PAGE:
Once again, we find ourselves in Malaga, and since we’re playing tourist we opted to do something fun. Because we had so much fun in Granada, we opted to do another Segway tour. This time we worked with the great folks at Segway Malaga Experience. On this tour we were joined by an English family on holiday and we opted for the last tour of the day. It all began at 8 PM from El Puerto de Málaga (the Port of Malaga) and it was buzzing.
Our guide, Alex, gives us all the safety/operation speech, and we were on our way. As you can see, there are a lot of pedestrians out and about, so it makes the tour a bit more challenging (or “technical” as Heidi put it) and and fun. Once we crossed over into the more pedestrian area of Málaga where there are plenty of restaurants, shopping, and some great people-watching we were at our first stop.
In this mini square, we stopped in front of the Episcopal Palace and Catedral de la Encarnación de Málaga.
Construction on the cathedral started in 1528, and finally finished in 1782. That’s… (let’s see…borrow from the 8…) 254 years! That’s a long time to complete a building. The Episcopal Palace is renowned as one of the best examples of civil architecture.
As we continue our tour, we come to the Roman Theater and Visitor Center. This is a place that I could stay at for hours. There are tons of people, and the Roman architecture has been restored. If we get a chance to come back, I’d love to see one of the many plays that are put on in this location. With the Alcazaba in the background, it’s amazing to think of all the history that’s taken place here in Málaga.
Alex explains that there have been three major influences/peoples here in Málaga. He sums it up nicely when he said, “First the Romans, then the Moors, and then the Christians.” That’s obviously the Reader’s Digest version, but it’s pretty true to the mark. In fact, the name of the city founded by the Phoenicians (around 800 B.C.) was Malaca. Malaca is the word for “salt”, which was one of primary things done in this port city, i.e. salting fish.
Now it’s time for us to head up near the top of the Gibralfaro, which is the mountain (hill) on which the Alcazaba is built. It’s a great paved path, and on our way up we see many people riding bikes, running, and walking dogs. It’s a long climb up, so I’m very glad we’re on the Segways, so the climbing part is pretty easy. Near the top of the hill is the Parador de Málaga-Gibralfaro. This is a very nice hotel, with an outdoor restaurant (the food smells delish!). It must be pretty swanky, because a teeny-tiny Coke cost 2 Euros!
While we skipped the bottled sip of Coke, we did partake in the amazing view! We saw not only the port, but also the Plaza de Toros de La Malagueta. We even saw some junior matadors training (no bulls). Off to the far left you see can see the jetty that sticks out. This is where all of the huge cruise ships dock.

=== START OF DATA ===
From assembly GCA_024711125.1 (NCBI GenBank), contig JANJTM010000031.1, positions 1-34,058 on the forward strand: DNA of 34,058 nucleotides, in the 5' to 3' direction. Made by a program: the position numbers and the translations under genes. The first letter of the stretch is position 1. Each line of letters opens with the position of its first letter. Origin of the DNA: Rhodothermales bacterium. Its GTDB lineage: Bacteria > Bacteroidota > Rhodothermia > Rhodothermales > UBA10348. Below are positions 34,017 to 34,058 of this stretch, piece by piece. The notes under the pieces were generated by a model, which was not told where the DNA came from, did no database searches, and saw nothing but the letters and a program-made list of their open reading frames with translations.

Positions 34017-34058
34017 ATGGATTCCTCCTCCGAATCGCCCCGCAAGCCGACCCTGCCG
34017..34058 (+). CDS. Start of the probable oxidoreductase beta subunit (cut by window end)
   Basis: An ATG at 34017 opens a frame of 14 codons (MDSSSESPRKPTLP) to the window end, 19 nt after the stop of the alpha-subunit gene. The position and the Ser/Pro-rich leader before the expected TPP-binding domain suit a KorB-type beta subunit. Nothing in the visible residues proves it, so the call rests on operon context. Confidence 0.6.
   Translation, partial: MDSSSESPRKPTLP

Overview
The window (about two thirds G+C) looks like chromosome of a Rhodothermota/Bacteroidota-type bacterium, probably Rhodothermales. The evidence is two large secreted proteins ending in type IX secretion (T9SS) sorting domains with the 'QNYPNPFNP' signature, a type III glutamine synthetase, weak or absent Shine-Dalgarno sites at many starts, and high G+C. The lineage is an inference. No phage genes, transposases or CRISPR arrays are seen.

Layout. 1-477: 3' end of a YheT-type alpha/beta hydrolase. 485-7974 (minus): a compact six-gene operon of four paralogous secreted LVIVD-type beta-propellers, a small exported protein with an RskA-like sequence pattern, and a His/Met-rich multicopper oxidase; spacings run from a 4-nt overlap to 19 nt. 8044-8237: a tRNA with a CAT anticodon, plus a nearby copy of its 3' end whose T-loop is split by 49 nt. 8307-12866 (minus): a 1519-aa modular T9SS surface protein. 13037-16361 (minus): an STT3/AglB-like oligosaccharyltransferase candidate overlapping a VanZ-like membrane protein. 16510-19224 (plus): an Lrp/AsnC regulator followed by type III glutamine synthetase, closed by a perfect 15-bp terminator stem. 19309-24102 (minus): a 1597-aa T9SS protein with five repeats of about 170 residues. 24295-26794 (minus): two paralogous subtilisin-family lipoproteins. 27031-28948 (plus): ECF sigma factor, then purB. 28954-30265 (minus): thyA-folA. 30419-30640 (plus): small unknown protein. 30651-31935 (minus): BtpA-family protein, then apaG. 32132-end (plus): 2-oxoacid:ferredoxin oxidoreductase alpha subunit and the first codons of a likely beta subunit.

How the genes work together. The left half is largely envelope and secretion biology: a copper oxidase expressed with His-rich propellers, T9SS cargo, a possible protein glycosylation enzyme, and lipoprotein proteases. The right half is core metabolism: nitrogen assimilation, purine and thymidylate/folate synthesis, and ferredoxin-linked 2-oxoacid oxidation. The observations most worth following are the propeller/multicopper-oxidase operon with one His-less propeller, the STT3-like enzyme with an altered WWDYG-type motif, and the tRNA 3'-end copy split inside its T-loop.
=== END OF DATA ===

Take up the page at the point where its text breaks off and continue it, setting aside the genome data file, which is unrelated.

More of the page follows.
With a 15-minute break, we were able to take in the views, chat with our fellow tourists, and rest. Now we head back down. This is really a great area. Given the steepness of the hill, I’m not surprised that we don’t see more tourists, so it almost feels like we have the place to ourselves.
Now that we’re down in the shopping/pedestrian area, we make our way to the Plaza De La Merced. This is a popular place with the locals as the cafés are all bustling. On the north corner of the square is the house where Picasso was born (1881). It’s now a museum, and one block away is the Teatro Cervantes. In the square, there’s a statue of Picasso and a memorial obelisk which commemorates one of the many rebellions that took place in Spain during that time.
By this time, it’s dark out, and we’re starting to head back to the port. As we are making our way back, we go through Paseo Parque, and ride around the top of Muelle Uno (the waterfront along the port). We were zigging and zagging through the bollards, and having a great time. Alex then took us to Playa de la Malagueta (beach), and we rode on the boardwalk.
From there we made our way to the area where the cruise ships dock, and had fun lapping around the area. As always, it was time for the fun to come to an end, and we came back to homebase through Muelle Uno. With all of the shopping and restaurants, it was really packed. A big “¡Gracias!” goes out to Alex for a great tour. We all had a great time, and got to experience a part of Málaga that we didn’t even know existed.
If you’re interested in taking a tour through Segway Málaga Experience, they have several options that cover different areas and different lengths (15 minutes to 2+ hours), so there is something to interest everyone. Our tour was the 2+ hour tour and we would love to return and do them all. Fortunately we only live 45 minutes away, so this is very possible. We highly recommend you request Alex as your guide, a funny Italian is Spain. Let them know Wagoners Abroad sent you!
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